Increasing oil supply and cutting demand through increased domestic production of shale gas, rising biofuels penetration in the fuel supply chain, improved fuel economy of conventional gasoline- and diesel-powered vehicles, and spreading adoption of electric and other alternative fuel vehicles could effectively slow, if not halt, further development in Canada’s tar sands.  Oil consumption in the United States has declined since its peak in 2005; accelerating that decline, to more than offset increasing consumption in China and other growing economies, could displace much of the economic rationale for tapping Canada’s oil sands.  That would be more effective than asking the federal government to cancel a pipeline.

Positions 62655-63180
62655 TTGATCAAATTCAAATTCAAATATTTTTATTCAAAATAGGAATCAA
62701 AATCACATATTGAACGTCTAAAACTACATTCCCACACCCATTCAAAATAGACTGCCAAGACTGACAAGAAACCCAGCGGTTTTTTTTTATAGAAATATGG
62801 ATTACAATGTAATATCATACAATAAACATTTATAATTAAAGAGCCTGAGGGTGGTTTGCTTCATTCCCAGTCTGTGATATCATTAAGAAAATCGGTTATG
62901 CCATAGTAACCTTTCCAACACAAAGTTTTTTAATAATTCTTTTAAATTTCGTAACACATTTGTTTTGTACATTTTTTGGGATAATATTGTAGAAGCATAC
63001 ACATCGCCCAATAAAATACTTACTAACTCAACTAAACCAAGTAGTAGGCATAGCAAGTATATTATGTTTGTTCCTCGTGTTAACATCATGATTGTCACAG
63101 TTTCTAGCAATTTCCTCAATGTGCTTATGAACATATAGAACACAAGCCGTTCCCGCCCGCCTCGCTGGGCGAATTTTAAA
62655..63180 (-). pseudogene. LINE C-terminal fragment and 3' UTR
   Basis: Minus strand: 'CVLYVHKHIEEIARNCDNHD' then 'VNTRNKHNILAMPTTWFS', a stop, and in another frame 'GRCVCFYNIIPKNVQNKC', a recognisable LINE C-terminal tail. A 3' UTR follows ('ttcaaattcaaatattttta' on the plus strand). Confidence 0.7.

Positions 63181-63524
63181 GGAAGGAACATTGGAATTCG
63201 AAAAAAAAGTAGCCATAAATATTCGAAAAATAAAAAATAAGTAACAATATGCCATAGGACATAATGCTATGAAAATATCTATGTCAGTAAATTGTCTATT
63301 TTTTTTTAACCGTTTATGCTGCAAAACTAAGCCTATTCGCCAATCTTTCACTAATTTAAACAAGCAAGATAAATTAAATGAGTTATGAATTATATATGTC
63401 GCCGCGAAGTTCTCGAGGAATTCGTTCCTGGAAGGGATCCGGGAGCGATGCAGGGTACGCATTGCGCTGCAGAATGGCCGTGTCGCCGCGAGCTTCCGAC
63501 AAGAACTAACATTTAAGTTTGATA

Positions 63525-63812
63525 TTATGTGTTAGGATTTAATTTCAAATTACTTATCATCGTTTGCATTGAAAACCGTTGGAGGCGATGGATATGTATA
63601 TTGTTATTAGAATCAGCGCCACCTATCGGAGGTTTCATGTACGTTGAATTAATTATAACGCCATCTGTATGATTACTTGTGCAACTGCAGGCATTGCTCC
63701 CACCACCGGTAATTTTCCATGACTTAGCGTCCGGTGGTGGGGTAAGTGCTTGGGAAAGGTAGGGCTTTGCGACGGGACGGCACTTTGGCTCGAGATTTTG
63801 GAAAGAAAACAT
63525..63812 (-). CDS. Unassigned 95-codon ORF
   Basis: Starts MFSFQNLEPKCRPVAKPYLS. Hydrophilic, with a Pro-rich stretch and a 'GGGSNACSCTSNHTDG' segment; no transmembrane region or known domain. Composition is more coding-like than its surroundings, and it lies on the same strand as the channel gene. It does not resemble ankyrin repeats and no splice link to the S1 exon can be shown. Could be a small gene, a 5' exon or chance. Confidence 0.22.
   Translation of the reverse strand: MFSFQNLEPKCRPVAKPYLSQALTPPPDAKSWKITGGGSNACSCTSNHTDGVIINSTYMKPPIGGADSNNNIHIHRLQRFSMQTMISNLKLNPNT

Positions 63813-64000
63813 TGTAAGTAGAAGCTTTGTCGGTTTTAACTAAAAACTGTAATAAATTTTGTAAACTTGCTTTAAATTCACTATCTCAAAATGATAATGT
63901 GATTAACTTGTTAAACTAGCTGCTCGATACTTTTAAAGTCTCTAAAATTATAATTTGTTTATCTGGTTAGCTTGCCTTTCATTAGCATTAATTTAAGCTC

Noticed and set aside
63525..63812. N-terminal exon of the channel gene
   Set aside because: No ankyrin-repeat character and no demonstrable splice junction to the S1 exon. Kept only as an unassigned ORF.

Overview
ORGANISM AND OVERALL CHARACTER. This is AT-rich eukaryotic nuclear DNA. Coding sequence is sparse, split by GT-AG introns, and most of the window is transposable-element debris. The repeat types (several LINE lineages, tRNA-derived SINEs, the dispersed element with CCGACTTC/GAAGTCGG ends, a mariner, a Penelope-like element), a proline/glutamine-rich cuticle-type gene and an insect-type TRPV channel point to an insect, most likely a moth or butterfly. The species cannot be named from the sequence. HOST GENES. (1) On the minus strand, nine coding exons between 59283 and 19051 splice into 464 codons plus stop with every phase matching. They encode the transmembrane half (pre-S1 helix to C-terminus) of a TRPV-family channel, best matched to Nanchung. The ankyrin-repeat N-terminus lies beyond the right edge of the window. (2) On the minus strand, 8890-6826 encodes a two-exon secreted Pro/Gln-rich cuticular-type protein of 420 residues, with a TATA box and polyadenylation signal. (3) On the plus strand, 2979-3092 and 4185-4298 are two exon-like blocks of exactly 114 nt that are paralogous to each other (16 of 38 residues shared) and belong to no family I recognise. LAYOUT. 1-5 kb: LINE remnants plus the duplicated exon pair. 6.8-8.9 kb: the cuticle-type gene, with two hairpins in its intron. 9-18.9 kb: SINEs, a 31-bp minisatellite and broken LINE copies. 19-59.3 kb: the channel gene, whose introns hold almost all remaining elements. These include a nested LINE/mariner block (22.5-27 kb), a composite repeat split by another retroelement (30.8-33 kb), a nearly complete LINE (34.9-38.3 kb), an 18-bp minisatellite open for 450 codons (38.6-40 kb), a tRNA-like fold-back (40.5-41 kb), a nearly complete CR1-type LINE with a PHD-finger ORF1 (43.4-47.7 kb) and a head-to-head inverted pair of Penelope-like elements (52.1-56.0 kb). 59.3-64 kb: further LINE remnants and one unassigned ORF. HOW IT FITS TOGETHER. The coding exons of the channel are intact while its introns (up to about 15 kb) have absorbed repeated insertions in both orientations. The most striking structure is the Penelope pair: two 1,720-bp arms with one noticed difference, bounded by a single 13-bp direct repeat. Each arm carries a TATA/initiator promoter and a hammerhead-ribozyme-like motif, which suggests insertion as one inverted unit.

Another State Bans Tesla’s Sales Model

— March 14, 2014

This week the New Jersey Motor Vehicle Commission (NJMVC) voted to ban Tesla’s direct manufacturer-to-customer sales model, starting April 1.  The move places New Jersey alongside Arizona and Texas as the only states to ban direct sales of the Tesla Model S.  The upstart automaker has been selling its Model S through showrooms where customers can experience the vehicle.  They are then directed to the company’s website to purchase the vehicle.  Subsequently, it is delivered to the customer’s home directly from Tesla.  This sales model bypasses traditional dealers altogether, much to the dismay of state dealer associations across the country.  Accordingly, since Tesla first began production and distribution of the Model S in 2012, it has been fighting legal battles in many states to permit its sales model under existing dealer franchise laws, with varied success.